I scroll through my drafts and find so many with 444 words written, or something close to that.
I don’t know what it is about that range that makes me give up on something. But it’s clearly a spot I lose interest.
444 words may be a lot for some people. I wish I could explain why I can write two pages in a book in 10 minutes. I wish I could explain why others can’t. I wish I could explain why I can do it and don’t do it all the time.
It’s a fickle thing, this world of writing. It’s given to you from a place you don’t understand, so it’s fair to question whether or not your name belongs on the final copy.
Maybe that’s why I have hundreds of drafts; some mere headlines with a quick lede, some 444 words, some even more than that.
When I’m off the road, I feel compelled to sit down at my desk, with the lights dim and the distractions tucked away. I like to stretch my neck and look around the room and give myself a chance to breathe.
I like to turn on the fan and let it suck my temptations away; my temptations to open Tinder. My temptations to open YouTube. My temptations to leave my current headspace and give up on an article.
But sometimes, an article is just worth giving up on.
Because there is no scale to writing. There is no amount of production that makes you good; there is no line of demarcation in “works produced” that determines whether you’re prolific or not.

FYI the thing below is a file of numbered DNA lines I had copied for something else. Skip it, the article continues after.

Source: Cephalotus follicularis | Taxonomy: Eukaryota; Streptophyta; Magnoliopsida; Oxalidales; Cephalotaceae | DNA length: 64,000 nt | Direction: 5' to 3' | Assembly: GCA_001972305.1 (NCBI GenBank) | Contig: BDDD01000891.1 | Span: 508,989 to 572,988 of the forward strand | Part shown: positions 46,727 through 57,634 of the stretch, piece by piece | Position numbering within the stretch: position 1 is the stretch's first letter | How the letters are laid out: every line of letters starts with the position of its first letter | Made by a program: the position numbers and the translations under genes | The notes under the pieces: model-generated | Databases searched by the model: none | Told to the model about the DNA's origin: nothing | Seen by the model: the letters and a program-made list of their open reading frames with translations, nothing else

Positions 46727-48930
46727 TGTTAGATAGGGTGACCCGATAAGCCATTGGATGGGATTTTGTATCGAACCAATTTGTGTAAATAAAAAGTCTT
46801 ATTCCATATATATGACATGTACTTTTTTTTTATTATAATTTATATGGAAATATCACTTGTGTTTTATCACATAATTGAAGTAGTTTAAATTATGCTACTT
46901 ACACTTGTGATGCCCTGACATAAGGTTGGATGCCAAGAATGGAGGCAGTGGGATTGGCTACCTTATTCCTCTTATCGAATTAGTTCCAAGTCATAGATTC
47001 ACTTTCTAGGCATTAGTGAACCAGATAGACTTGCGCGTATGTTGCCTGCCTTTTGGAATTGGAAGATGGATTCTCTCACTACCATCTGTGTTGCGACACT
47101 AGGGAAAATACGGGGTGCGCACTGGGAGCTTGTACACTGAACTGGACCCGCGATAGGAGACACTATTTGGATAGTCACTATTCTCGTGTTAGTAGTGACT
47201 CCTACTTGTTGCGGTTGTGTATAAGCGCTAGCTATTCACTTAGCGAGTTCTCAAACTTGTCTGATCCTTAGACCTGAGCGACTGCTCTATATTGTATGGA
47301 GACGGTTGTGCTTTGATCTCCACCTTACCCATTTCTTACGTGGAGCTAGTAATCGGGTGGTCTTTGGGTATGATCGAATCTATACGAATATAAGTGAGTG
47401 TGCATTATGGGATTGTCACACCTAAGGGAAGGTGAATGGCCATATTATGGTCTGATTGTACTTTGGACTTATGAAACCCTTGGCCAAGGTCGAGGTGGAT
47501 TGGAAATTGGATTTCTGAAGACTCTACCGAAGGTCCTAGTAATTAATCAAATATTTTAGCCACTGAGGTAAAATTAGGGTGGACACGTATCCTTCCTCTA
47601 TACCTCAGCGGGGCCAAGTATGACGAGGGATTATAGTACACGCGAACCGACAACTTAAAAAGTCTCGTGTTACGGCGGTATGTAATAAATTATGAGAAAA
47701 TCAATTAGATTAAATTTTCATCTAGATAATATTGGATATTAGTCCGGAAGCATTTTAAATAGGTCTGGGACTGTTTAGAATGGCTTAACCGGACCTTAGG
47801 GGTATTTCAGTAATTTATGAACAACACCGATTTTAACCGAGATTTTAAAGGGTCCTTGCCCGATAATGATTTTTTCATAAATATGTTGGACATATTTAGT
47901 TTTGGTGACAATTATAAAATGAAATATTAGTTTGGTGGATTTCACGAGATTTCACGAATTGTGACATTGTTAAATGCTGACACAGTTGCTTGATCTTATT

The more you write, the more you edit. Sometimes it’s words on a page, sometimes it’s articles on a platform, sometimes it’s books in a library.
I wrote two books; two books that I felt I needed to write. I could have written more books by now. I could finish the book I’m currently writing. Anytime I want.
Once I enter the portal, I’m free. My fingers do the talking. I just sit back and read them.
I have 25 pages of a book written right now. I haven’t touched it in eight months.
I’m not sure why. It’s a good idea, and it’s great so far.
But like the other hundreds of drafts, I’m still seeking something to give it life.
Maybe it will come soon. Maybe it will never come. Ideas flow constantly, and some are better than others.
I will dump 6,225 words just as fast as I’ll dump 444 if something stronger comes along.
This work means too much to me to let a few numbers sway my decisions.
My drafts will remain drafts, until their time comes. If their time comes.
Dylan Hughes is a 26-year-old freelance writer covering self-development and his life on the road as a tour manager. You can read his writing on Medium and Substack — and check out his two books on Amazon.